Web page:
Story Highlights The Government is continuing work to improve more of Jamaica’s public beaches, in order to enable greater access to these facilities. “The Ministry of Tourism, through the Tourism Enhancement Fund (TEF), has been improving our beaches and I know that there is a programme which is underway. For example, last month…the TEF spent $38.3 million to improve the Marking Stone Beach in St. Mary,” he said. This assurance comes from Prime Minister, the Most Hon Andrew Holness, who said the Government is committed to doing everything possible to ensure “that the average Jamaican can have access to our beaches.” The Government is continuing work to improve more of Jamaica’s public beaches, in order to enable greater access to these facilities.This assurance comes from Prime Minister, the Most Hon Andrew Holness, who said the Government is committed to doing everything possible to ensure “that the average Jamaican can have access to our beaches.”“The Ministry of Tourism, through the Tourism Enhancement Fund (TEF), has been improving our beaches and I know that there is a programme which is underway. For example, last month…the TEF spent $38.3 million to improve the Marking Stone Beach in St. Mary,” he said.The Prime Minister was addressing his quarterly press briefing at the Office of the Prime Minister in Kingston, on Wednesday (Aug. 15).Mr. Holness said he is aware that some of the island’s public beaches are in such deplorable conditions that they limit access, hence the ongoing programme to upgrade these facilities.“I want the public to know that the Government is hearing the concerns and that we have a programme in place (to improve the beaches). We are taking note and I am certain next year we will have a significant number of our beaches improved, so that the public can have access to what was given to us by God and cannot be taken away by any man,” he said.In the meantime, Minister without Portfolio in the Ministry of Economic Growth and Job Creation, Hon. Daryl Vaz, informed that a draft Beach Access and Management Policy is now with Cabinet.“As soon as it is deliberated, we will make it public and if there is requirement for further consultations, based on Cabinet directives, we will do so, because what we want is a holistic policy that works for everybody – works for the investor and works for the public,” he said.The Urban Development Corporation (UDC) manages a number of the island’s public beaches, including the Dunn’s River Beach and the Ocho Rios Bay Beach in St. Ann; the Fort Clarence Beach Park in St. Catherine; and the Bluefields Beach Park, and Long Bay Beach Park 1 in Westmoreland.The agency has explained that public access does not mean free access or unrestricted access, but refers to accessing the recreational facility free from discrimination and preserving the right to book once the facility is available.The Corporation undertakes operational activities, such as the provision of lifeguards, cleaning of the beach and other exigencies, for which nominal fees are in place. In some instances, these fees are subsidised up to 80 per cent of market rates when compared with other privately operated facilities.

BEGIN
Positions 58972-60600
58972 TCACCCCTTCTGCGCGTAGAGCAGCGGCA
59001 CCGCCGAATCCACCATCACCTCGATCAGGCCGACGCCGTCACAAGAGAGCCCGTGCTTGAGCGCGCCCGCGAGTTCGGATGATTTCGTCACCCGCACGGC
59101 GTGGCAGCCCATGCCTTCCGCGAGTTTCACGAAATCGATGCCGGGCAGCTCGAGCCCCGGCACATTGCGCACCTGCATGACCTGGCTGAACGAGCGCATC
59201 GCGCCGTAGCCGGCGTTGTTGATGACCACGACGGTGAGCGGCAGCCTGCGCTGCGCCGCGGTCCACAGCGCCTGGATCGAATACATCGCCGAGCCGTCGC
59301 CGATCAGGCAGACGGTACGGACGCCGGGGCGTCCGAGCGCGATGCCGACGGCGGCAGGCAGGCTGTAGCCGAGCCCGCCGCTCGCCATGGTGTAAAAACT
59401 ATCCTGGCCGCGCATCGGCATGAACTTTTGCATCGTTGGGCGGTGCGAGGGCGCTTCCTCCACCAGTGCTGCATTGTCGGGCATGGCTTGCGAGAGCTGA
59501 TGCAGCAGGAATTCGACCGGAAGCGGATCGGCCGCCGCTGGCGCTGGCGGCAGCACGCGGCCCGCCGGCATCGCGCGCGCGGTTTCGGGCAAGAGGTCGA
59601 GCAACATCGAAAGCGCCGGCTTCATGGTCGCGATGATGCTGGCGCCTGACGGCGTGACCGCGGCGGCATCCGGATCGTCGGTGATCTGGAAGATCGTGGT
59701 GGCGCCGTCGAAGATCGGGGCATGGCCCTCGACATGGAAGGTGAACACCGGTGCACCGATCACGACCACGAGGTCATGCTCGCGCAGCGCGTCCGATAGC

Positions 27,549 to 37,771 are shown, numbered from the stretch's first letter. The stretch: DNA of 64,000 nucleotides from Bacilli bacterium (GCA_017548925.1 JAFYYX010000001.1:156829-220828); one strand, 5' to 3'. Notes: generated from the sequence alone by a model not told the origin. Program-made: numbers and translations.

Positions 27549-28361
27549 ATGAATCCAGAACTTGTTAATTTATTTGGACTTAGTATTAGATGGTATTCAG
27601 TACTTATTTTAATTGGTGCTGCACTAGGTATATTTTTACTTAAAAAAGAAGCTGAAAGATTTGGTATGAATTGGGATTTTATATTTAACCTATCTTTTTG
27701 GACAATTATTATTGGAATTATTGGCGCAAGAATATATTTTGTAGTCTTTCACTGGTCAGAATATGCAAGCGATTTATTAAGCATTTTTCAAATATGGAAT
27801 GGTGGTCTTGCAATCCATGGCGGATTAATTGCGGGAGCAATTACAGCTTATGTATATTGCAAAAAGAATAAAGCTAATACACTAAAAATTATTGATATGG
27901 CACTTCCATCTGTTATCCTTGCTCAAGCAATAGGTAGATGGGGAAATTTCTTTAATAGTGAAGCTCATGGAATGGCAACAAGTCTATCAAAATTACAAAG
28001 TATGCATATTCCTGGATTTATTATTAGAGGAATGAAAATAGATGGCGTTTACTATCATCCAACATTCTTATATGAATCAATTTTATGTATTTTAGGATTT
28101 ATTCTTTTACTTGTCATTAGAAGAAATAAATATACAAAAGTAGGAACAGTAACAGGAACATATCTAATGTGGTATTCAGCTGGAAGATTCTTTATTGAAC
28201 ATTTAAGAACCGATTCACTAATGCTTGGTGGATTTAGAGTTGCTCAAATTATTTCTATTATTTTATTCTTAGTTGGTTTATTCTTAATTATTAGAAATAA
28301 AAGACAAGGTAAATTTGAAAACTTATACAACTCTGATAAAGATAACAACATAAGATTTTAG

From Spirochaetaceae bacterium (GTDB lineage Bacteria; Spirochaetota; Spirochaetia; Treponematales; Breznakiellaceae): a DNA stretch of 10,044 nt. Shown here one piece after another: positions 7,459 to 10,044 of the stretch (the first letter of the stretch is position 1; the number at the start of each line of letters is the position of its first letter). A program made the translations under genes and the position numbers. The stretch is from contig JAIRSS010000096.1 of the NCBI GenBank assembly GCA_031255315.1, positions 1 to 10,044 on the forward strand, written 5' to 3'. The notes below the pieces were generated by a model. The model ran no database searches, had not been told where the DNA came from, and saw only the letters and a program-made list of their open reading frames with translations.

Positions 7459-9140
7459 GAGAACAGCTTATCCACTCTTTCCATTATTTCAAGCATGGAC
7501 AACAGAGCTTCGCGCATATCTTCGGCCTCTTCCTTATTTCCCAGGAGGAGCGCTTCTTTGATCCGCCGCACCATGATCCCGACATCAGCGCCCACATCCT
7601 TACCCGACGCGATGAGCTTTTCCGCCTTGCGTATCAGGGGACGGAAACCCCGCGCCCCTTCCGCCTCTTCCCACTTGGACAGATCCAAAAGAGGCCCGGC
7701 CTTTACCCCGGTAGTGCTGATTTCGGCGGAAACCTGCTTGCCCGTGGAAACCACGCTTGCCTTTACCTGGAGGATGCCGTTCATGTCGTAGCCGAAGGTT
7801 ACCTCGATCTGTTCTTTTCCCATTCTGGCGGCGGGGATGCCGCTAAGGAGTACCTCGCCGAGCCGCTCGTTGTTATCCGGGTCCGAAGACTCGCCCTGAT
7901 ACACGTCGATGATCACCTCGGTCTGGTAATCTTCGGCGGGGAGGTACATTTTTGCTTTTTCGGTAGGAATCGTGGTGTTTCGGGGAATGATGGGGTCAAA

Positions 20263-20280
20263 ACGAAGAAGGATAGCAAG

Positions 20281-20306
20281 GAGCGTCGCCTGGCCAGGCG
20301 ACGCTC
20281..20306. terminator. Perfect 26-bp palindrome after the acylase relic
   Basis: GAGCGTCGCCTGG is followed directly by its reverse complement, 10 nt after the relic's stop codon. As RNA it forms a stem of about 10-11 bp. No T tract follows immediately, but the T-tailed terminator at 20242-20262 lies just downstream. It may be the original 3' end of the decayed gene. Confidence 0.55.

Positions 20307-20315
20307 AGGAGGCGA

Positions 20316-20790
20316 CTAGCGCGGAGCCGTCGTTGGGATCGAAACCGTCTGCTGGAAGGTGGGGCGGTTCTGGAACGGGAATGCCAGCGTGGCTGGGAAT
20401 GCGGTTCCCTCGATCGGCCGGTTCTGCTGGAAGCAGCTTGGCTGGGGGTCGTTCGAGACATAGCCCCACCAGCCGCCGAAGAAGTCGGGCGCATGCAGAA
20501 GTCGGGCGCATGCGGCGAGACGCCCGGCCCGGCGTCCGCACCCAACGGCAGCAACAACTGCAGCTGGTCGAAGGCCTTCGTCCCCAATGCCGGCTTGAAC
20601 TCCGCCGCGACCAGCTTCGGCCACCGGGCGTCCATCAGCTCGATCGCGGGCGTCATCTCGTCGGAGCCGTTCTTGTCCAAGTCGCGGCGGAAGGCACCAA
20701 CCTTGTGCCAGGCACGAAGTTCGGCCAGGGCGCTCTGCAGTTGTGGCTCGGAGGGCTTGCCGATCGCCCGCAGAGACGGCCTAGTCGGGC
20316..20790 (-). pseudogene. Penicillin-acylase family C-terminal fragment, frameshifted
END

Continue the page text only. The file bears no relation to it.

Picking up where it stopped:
A week after New Brunswickers voted in a provincial election that proved to be a surprising cliffhanger, confusion remains over who will lead the province. But it doesn’t have to be this way, according to advocates and experts.The problem, says Duff Conacher of Democracy Watch, is that the rules that purport to govern what happens after an inconclusive election are unwritten conventions that don’t necessarily apply to New Brunswick.“If you want to have a fair and democratic legislature and a fair election … you need these rules written down,” says Conacher, an adjunct law professor at the University of Ottawa.On election night, Premier Brian Gallant’s incumbent Liberals won 21 seats — one fewer than the Progressive Conservatives under Blaine Higgs. With 49 seats in the legislature, and two smaller parties with three seats each, neither major party has enough seats to form a majority.Still, Gallant has insisted that under an unwritten constitutional convention, incumbent premiers are always given the first opportunity to form a government by recalling the legislature and testing the confidence of elected members — even if the incumbent party has fewer seats than their rivals.Gallant has said the legislature will convene for a throne speech by Oct. 23 at the latest.Higgs has cited another convention, which states that the party with the most seats should be called on by the lieutenant-governor to form a government as soon as possible.The problem is that neither man is right, Conacher says.The conventions cited by Gallant and Higgs only apply to the jurisdictions where they have been used for years, he says.The last time New Brunswick had a minority government was almost 100 years ago, which means the province doesn’t have any of its own conventions to determine what should be done.“It’s unprecedented,” says Conacher. “So there is no tradition. There are no rules. There are no conventions.”The conventions established by Ottawa and the other provincial governments can provide guidance, but they are not considered definitive, he says.Having faced similar challenges in the past, the parliaments in the United Kingdom, Australia and New Zealand have all spelled out their post-election conventions in so-called cabinet manuals.“They haven’t had any problems with their minority government parliaments since,” says Conacher. “Why? Because everyone knows the rules.”If the cabinet and the legislature comply with these written rules for several years, then they become constitutional conventions.Peter Russell, one of Canada’s leading constitutional scholars, says cabinet manuals are a good idea.“It would reduce uncertainty, but not remove it,” says the University of Toronto professor emeritus.In Britain, for example, the cabinet manual clearly states that when an election does not result in a majority for a single party, the incumbent government is entitled “to wait until the new parliament has met to see if it can command the confidence of the House of Commons, but is expected to resign” if it becomes clear it is unlikely to secure enough support.If such a rule was in place, Russell says, New Brunswick’s Tory leader would be prevented from describing himself as “premier-elect,” a term that doesn’t really exist anyway because premiers are not directly elected.And if a government tried to violate one of those written conventions, the Speaker of the legislature and the lieutenant-governor would both be justified in saying no to the premier, Conacher says.But there’s a catch.Since cabinet manual rules are typically non-binding, Democracy Watch says some key rules should be made law, including rules about which party gets to try governing first, when the legislature will open and how a vote of non-confidence is defined.However, such laws would be difficult to pass, says Mark Walters, a professor of constitutional law at McGill University in Montreal.Conventions codified as legal rules would probably require a formal constitutional amendment, mainly because such a set of laws would affect the office of the lieutenant-governor — the Queen’s representative at the provincial level.“Perhaps the real obstacle to replacing the conventions with written legal rules is just the complexity of the task,” Walters said.“To move to a different system based upon clear and strict rules would really require wholesale constitutional change. It’s possible, but it would be a daunting task of constitutional writing that would open up many other aspects of our system of constitutional government to critical scrutiny.”Conacher says the eight rules Democracy Watch has contemplated at the provincial level would not require that much effort because each change could be enacted through a simple act of parliament.